SchoolhouseTeachers.com Review
See more reviews of Schoolhouse Teachers at The Schoolhouse Review Crew!
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Monday, December 15

Homeward Bound (Simon & Garfunkel)


Some of you will remember seeing this post on our Road-Schooling Gypsies fan page a few weeks ago...

Words of advice :
1) Twenty-nine hours in the car is too long - even for a saint.
2) 88% Dark Chocolate bars are a good substitute for coffee.
3) Rumble strips save lives. Whoever thought of those was a genius!
4) Singing along to rock music with your kids for several hours in the wee hours of the morning is one of those bonding experiences you will never forget.

Have you ever had the feeling that something needed to be done?  You couldn't say why, but you had the intuition that it was time to act?  That's how I felt about getting home.  Something inside said that we needed to make tracks from Virginia to Oklahoma as quickly as possible.  And so we said our good-byes and left way before sun-up...
Somewhere near Knoxville, TN, we hit a snag.  Traffic was backed up along I-40 for several hours, due to a rockslide and overturned semi-truck.  Also, road construction as involved.  If you're ever stuck in traffic in Tennessee, call 511 to find out the scoop on what's going on and an approximate wait time.  We used this little opportunity to stretch our legs (because it was a parking lot) and start a new audiobook, The Bronze Bow.

We skirted around Nashville later in the day, and got hung up in a storm and road construction near Memphis.  Honestly, Tennessee is now one of my least favorite places.  It ranks right up there with Illinois and Indiana for places NOT to drive through...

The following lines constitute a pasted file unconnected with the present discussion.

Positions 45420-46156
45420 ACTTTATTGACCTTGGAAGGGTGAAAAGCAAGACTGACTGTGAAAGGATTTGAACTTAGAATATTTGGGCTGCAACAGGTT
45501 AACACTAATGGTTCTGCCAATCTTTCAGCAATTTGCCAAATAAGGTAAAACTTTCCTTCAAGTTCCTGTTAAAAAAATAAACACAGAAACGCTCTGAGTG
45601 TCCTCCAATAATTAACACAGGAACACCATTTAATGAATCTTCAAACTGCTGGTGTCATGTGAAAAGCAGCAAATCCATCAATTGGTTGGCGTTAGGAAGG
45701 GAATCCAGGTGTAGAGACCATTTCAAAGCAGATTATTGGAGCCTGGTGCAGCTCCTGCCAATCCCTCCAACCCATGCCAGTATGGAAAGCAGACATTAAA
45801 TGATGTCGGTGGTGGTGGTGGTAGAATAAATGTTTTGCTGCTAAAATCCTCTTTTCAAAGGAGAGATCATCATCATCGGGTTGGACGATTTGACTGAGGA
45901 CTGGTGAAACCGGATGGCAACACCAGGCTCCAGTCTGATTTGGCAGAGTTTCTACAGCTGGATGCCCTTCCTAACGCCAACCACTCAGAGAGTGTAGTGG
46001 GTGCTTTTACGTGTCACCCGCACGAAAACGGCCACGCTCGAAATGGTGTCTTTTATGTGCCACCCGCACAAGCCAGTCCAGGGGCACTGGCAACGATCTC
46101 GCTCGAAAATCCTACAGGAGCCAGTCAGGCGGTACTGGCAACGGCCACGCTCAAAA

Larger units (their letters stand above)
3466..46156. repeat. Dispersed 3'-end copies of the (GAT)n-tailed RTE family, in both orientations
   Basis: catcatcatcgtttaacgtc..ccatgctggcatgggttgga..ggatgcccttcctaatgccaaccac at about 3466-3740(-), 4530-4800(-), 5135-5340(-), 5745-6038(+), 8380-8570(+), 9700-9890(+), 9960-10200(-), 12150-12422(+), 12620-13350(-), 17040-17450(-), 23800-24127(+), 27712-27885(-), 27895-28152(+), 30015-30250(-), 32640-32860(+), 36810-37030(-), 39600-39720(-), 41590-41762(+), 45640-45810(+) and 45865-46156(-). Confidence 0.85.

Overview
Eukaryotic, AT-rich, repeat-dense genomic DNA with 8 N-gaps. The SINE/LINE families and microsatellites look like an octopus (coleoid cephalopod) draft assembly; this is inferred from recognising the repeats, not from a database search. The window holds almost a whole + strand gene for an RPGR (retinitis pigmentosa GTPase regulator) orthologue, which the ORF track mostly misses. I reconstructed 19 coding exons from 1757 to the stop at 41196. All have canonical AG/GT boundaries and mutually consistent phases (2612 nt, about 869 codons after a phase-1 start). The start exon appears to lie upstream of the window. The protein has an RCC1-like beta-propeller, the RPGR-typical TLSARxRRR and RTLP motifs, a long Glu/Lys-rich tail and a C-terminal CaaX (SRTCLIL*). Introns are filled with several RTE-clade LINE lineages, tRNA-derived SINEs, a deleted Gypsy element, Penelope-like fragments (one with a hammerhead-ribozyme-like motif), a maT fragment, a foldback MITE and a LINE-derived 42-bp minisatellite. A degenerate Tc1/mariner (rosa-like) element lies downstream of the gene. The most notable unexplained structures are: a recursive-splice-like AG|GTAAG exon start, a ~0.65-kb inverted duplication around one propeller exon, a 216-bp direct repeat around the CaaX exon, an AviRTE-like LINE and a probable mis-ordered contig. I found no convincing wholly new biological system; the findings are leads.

The sun had long set, and the skies were opening up with torrents of rain, but we pushed through.  Around 1AM, somewhere in west Arkansas, I knew we could go no further.  When I say that we had an angel riding with us, that's not a platitude.  I had started to doze off - the kids were long asleep in the backseat (one with a spiked fever) - and nearly ran head first into one of the metal bars along the side of the highway.  It seemed as though someone shouted my name at the last second...thankfully.

The thing about driving through Arkansas is that hotel exits are few and far between, with the exception of the Little Rock area, along I-40.  Combined with the pitch dark, road construction, and torrential thunderstorm, I couldn't manage to find one until very late.  We stopped for a couple of  hours and then pushed on.

Little did I know that we were driving through flash flooding and tornadoes....  The angels stayed with us, though, and the kids were little troopers.  They sang along to the radio and stayed quiet when they sensed it was necessary, and we made it home safely.  I have never been so happy to see a muddy gravel road in my entire life!!!
Today's lesson : 
Remember as you travel this season - if you're tired, please stop.  It's better to arrive safely and late than not at all!